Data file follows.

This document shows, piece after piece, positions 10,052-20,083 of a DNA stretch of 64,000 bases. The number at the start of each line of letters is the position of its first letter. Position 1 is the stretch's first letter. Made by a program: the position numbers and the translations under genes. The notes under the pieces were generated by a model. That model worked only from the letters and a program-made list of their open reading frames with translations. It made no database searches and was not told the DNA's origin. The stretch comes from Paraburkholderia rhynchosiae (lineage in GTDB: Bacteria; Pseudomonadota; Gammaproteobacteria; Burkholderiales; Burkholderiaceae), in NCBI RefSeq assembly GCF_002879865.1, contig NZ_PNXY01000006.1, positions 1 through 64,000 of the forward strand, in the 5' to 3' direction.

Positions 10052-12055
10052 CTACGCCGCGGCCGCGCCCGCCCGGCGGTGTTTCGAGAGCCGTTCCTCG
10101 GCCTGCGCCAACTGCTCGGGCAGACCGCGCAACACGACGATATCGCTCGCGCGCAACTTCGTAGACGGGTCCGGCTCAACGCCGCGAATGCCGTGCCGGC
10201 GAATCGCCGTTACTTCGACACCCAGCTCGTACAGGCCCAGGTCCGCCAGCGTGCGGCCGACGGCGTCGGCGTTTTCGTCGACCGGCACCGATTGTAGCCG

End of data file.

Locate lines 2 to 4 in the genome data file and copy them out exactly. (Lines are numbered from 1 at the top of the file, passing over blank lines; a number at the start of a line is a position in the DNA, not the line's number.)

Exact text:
Positions 10052-12055
10052 CTACGCCGCGGCCGCGCCCGCCCGGCGGTGTTTCGAGAGCCGTTCCTCG
10101 GCCTGCGCCAACTGCTCGGGCAGACCGCGCAACACGACGATATCGCTCGCGCGCAACTTCGTAGACGGGTCCGGCTCAACGCCGCGAATGCCGTGCCGGC